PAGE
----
The highlight of the day for me was watching the Real Ridaz low-rider bike club strut their stuff. Somehow they were able to twist their chrome and mirrored creations into shapes most "normal" bikes just don't do, then hop on the saddle and ride them downtown. Here's a taste of what that was like:

Real Ridaz show their stuff at CicLAvia from Marta Evry on Vimeo.

Mayor Antonio Villaraigosa

Mayor Villaraigosa was on hand in full bicycle regalia - earlier that morning he surprised many bike activists by announcing a permanent bike sharing program in Los Angeles starting in December.  From LA Streets Blogs:

In an announcement that caught even some CicLAvia organizers by surprise, Mayor Antonio Villaraigosa announced this morning at the “CicLAvia opening” that CicLAvia partners Bike Nation will establish a permanent footprint in Los Angeles this December. The cost to the city will be minimal, as Bike Nation promises to pay for all of the 4,000 bikes and 400 kiosks coming to Downtown Los Angeles, Hollywood, Venice Beach and Westwood. Bike Nation estimates it could take a full year to complete the installation.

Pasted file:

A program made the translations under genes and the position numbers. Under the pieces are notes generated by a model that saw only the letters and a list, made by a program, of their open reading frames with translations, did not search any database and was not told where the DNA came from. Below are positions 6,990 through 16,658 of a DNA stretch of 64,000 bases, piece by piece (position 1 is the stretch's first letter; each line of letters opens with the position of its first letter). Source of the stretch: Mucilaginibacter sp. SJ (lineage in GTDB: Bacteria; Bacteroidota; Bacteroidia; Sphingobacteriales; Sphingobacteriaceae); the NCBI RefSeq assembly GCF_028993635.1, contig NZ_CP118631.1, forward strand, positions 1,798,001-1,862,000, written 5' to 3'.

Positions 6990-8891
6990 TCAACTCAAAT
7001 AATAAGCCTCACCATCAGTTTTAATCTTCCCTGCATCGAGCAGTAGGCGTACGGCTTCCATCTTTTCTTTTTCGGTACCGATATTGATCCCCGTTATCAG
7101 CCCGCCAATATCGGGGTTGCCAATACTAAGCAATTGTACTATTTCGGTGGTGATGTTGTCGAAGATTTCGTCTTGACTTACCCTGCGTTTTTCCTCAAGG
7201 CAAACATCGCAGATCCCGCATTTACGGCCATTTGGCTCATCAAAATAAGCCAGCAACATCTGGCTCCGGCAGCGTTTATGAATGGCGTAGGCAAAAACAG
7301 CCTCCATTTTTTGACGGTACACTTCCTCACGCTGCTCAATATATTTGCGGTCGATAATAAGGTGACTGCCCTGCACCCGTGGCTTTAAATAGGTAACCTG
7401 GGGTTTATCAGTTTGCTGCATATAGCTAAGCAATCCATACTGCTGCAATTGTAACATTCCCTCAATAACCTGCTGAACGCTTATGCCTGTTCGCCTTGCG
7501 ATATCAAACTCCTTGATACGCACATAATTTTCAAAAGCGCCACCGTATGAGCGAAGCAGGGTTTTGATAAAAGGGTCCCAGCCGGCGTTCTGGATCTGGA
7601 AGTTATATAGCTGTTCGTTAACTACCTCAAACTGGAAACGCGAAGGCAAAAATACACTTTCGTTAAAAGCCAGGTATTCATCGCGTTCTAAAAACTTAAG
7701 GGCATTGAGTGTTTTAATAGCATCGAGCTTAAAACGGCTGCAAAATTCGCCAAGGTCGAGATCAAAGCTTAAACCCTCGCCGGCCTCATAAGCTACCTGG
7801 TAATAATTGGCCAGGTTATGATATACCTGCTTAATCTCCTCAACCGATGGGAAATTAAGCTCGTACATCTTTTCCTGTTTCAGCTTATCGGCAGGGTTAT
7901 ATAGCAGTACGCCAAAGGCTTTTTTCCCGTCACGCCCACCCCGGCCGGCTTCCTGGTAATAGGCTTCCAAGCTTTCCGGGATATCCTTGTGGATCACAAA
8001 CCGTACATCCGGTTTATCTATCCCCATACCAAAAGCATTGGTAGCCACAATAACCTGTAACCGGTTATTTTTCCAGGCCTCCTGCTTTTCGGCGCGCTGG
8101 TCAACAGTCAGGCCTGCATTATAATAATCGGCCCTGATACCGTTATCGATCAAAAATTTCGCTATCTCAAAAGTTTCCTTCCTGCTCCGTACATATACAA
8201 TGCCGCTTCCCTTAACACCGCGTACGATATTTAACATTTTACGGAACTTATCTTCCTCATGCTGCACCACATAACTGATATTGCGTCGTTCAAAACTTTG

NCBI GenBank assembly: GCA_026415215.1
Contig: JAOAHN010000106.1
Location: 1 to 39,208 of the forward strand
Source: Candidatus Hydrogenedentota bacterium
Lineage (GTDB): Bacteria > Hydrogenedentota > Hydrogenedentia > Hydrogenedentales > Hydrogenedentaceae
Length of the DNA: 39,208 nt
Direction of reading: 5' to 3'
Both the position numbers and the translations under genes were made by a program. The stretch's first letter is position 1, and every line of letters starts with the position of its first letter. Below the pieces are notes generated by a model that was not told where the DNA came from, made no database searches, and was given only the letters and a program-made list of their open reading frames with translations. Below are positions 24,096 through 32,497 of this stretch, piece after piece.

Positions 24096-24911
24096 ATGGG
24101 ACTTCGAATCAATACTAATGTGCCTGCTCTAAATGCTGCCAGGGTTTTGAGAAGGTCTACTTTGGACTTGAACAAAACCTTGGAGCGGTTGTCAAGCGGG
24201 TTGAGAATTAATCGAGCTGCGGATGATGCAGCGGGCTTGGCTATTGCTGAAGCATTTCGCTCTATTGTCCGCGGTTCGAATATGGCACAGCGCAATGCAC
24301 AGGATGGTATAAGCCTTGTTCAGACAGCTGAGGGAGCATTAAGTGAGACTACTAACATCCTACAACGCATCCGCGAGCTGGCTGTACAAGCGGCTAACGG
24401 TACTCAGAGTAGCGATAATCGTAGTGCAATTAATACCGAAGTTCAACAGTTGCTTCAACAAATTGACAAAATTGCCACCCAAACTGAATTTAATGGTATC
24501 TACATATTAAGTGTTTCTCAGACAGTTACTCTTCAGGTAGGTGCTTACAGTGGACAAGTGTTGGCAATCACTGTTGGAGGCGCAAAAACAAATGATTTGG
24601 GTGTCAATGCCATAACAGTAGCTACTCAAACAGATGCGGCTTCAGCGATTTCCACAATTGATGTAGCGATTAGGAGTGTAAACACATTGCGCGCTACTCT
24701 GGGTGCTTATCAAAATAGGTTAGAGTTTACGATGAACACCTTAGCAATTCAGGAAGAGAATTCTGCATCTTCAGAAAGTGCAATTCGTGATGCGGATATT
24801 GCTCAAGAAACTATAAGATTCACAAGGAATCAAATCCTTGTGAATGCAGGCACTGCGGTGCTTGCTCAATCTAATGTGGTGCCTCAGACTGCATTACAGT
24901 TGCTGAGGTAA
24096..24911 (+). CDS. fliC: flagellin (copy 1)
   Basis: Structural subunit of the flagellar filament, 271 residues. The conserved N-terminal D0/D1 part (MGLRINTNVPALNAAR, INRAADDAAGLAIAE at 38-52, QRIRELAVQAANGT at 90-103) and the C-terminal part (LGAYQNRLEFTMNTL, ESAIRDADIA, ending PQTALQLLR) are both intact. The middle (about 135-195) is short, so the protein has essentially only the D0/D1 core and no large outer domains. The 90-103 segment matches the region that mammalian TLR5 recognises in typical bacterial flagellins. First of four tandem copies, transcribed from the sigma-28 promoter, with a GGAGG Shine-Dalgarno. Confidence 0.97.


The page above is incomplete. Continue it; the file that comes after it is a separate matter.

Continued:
“In tough economic times like these, we knew it wasn’t feasible to start a public bike share program,” explains Villaraigosa of the $16 million investment by Bike Nation. ”But we know it’s what LA needs. As we’ve seen with CicLAvia and ‘Carmaheaven,’ Angelenos are aching for a day without a car.”

Real Ridaz club member reflected in one his bike's MANY mirrors

Engine company 30

Real Ridaz bikes

Real Ridaz bikes
Funky helmets

Flier advertising future South Central Bike rides

Guessing that's not really his day job.

Coca-Cola building built in the shape of an ocean liner - 14th and Central Ave.

Bikes came in all shapes and sizes

"Pinata District" East Olympic Blvd. and 9th Street

Who knew Los Angeles had a "Pinata District"? Stretching along East Olympic Blvd. at the point it turns into 9th street, the area is lined with colorful bodegas, swap meets, car repair shops, and yes, places where you can get pinata - hundreds and hundreds of pinatas.

It was also the best smelling part of the ride, with dozens of impromptu food carts, barbeque pits and taco stands set up to accommodate riders. I was drooling for three miles.


Downtown LA/ City Hall